Biomonitoring methods have become an important part of air pollution measurements. They are a widely available and effective means to determine “the levels of air pollutants and their impact on biological receptors” [2, 3] and therefore complement instrumental measurement methods.

Due to their peculiar morphological and physiological characteristics mosses (division Bryophytes) are useful indicators of a wide range of contaminants. Bryophytes are poikilohydric species with a diverse means for water and mineral uptake [4]. As most bryophytes are small and the leaves of many mosses and folious liverworts consist of only one cell layer, the surface-to-volume ratio is high.

Bryophytes are resistant against many substances which are highly toxic for other plants. As a consequence of their nutrient cycling and uptake mechanisms they tend to accumulate pollutants. Bryophytes show several advantages as biomonitors of atmospheric deposition over other species, such as the lack of a protective cuticle and thick cell walls, numerous cell wall constituents with negatively charged groups, mineral nutrition obtained mainly from wet and dry deposition, and widespread distribution of several species together with simplicity and cheapness of biomonitoring methods [5, 6].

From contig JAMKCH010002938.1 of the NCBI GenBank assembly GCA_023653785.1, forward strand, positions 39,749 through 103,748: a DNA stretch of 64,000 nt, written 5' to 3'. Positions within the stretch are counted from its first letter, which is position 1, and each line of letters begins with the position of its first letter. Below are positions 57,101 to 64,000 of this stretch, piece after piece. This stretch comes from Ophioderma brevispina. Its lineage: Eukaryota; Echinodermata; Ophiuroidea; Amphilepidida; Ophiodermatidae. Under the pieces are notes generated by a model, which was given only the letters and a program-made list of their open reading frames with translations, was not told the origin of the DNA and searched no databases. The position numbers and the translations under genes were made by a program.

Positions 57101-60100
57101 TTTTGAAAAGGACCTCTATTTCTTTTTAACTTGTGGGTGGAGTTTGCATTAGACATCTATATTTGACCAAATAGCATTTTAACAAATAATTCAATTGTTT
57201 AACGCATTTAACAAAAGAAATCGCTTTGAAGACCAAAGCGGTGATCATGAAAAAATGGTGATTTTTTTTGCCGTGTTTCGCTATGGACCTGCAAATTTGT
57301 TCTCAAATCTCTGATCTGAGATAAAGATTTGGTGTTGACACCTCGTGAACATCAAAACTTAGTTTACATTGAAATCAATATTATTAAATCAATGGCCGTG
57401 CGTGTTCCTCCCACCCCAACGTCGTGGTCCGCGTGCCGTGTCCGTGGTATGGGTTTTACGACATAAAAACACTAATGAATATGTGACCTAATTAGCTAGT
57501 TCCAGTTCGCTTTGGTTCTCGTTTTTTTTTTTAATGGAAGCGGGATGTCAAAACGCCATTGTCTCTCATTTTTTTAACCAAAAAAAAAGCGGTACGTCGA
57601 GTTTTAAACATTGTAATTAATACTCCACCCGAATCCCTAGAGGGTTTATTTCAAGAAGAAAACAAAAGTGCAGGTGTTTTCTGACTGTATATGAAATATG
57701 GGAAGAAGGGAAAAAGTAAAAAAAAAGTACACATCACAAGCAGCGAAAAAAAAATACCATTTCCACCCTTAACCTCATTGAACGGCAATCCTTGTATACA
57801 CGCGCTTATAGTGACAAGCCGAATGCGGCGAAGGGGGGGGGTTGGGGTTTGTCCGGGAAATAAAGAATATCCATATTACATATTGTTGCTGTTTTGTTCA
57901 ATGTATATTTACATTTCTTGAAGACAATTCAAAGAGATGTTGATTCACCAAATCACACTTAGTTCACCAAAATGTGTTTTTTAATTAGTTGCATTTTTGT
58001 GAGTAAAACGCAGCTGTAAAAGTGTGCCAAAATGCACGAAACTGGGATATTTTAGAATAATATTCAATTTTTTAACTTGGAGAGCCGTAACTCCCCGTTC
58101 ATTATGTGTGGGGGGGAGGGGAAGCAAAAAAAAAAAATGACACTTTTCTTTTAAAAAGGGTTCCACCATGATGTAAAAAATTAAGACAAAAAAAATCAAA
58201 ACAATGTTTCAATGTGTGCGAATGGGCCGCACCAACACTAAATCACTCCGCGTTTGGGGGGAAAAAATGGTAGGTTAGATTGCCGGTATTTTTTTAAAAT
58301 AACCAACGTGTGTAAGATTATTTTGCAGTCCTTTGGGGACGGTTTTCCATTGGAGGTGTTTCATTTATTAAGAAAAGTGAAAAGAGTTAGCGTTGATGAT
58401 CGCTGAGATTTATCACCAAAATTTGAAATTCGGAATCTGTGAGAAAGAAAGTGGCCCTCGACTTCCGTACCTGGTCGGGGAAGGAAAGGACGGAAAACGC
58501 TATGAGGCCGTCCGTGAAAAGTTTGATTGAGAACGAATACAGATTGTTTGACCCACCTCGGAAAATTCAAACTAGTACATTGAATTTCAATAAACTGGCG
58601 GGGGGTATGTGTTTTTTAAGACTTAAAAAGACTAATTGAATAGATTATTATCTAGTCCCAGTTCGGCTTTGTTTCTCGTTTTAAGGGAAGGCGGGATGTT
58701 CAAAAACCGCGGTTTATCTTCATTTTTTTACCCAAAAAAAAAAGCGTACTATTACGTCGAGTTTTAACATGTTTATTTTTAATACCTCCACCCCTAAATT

Mosses have been extensively employed over the past 30 years to monitor and map atmospheric deposition of contaminants, especially trace metals, in different parts of the world, due to the high correlation between deposition rates and levels in moss tissues [711].